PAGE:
REVIEW | Concrete Impermanence

Premiere Dance Work Explores Concrete Objects Interacting with Human Movement

Alison Currie’s ‘Concrete Impermanence’

Substation, Newport, VIC, Wednesday August 15

Reviewed by Caterina Kuljis

Alison Currie’s premiere contemporary dance work, Concrete Impermanence, was intriguing, innovative, edgy and abstract, exploring the fragility of existence and the strength of the human spirit.

As the show commenced, we were greeted with two bodies lying down with a fanned cardboarded-concertina embracing each of them and an archway slowly moving across the back. Then a loud ‘boom-crash’ sound started a series of scattered lighting flickers across the floor and two dancers (Alison Currie, Harrison Richie-Jones) emerged from rippled concertina items showcasing the fusion and bond of human interaction with inanimate objects. Their rhythmic, repetitive movement flowed through their whole bodies.

Stephen Sheehan, the third performer floats through the dance and places the versatile, honeycombed corrugated-concertina blocks so that they may be stretched to embrace, restrict, surround and envelope the dancers through this storyline. The dancers constantly change and contort with these concertina items, that move like accordions that stretch and convert into recognisable everyday items such as lounges, ottomans, wheels, fans, books and beds enhancing the sense of human scale. This dance work fuses movement, art, sculpture and distinct imagery into poetic beauty.

Connection is the essence as these three performers explore a range of emotions from being free to defeated, devastated or even trapped and then re-born. Their faces are motionless but their emotions are heightened through their movements as they roll, crawl, and slink across the floor becoming one with this concertina phenomenon. As humanity evolves so does this dance work.

Contemporary dance can be layered in itself and then, by introducing the element of props, can add another dimension of complexity to the mix but the dancers made it look effortless.

It was incredible that something so apparently paper thin could hold the weight of the dancers and create such a diverse range of shapes, yet still have fluid movement. After the show I spoke with Stephen Sheehan and learned that the concertina material was in fact a building material that is used overseas called ‘molo’. At times the products looked weightless, as it waved in and out of shapes, and at times it appeared as heavy as concrete.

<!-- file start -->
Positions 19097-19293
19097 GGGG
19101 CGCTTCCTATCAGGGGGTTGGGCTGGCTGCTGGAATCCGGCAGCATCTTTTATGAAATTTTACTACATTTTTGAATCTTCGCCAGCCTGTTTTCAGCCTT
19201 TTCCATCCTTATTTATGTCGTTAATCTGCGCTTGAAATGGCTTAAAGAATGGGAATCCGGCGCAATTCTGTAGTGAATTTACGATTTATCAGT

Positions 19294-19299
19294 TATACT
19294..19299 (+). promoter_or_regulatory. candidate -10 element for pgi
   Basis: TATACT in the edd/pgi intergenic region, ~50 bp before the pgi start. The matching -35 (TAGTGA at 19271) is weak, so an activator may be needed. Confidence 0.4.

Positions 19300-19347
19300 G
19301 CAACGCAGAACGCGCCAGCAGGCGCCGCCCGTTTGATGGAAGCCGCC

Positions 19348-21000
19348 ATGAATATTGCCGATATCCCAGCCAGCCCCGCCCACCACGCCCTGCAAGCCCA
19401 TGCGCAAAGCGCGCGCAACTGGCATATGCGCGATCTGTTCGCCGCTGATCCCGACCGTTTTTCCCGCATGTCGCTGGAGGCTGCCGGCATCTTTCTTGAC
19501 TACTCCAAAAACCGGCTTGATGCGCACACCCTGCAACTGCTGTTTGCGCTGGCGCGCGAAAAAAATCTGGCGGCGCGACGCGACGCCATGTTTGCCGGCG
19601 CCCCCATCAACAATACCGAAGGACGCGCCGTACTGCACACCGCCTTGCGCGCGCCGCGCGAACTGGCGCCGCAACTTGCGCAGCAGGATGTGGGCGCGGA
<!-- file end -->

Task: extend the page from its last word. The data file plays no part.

The landscape of the floor was very bare and raw, with a few crumbled pieces of paper, corrugated blocks, and snippets of lighting on one area. This highlighted the movement and flow of the individual shining pieces to couple/trio integration and the wide range of versatility through the Molo product used across the floor.

Matthew Adey’s lighting design was strong with contrasting amber tones and rolling lights to enhance the silhouettes, almost protecting and embracing the performers. The costumes reflected an urban touch of grey and neutral tones which connected with the concrete and the brown and white corrugated objects.

Alisdair Macindoe’s sound and music that accompanied this show was layered and jarred and at times soft and nurturing. The layering of white-noise, hustle and bustle, people laughing, babies crying, and cars reversing to industrial, mechanical, construction noises to sharp crazy pitches accompanied the movements perfectly and was sublime.

The visual screen at the front of stage was aimed for the hearing impaired and reflected the sounds through red noise waves and movement; the more dramatic the piece the more red and erratic it became on screen. Initially it was hard to comprehend, but as the dance work evolved it worked well.

As this modern dance work is broad in its scope, so too can the interpretation vary from person to person. It will inspire you to ponder on the fluidity, challenges, diversity, fragility and wholeness of the human existence.

Do not search too deep in this show but rather enjoy the hypnotic rhythmic movements and how this dance work mimics the repetitive movements reflecting life’s patterns: that of tranquillity, repetition, destruction, rebirth and rebuilding!

The dance pieces are innovative and ingenious which encourages you to explore the complexity of life: layered and transcendent; nothing is fixed or set in stone; and that the human spirit and determination will see us through regardless of what you may face. Concrete Impermanence is a great dance piece to see!

Wednesday 15 – Saturday 18 August @7.30pm
The SUBSTATION, 1 Market Street Newport, Victoria
Bookings: or (03) 391 1110



Read our previous article on this show here:

Concrete Impermanence Melds Dance and Art

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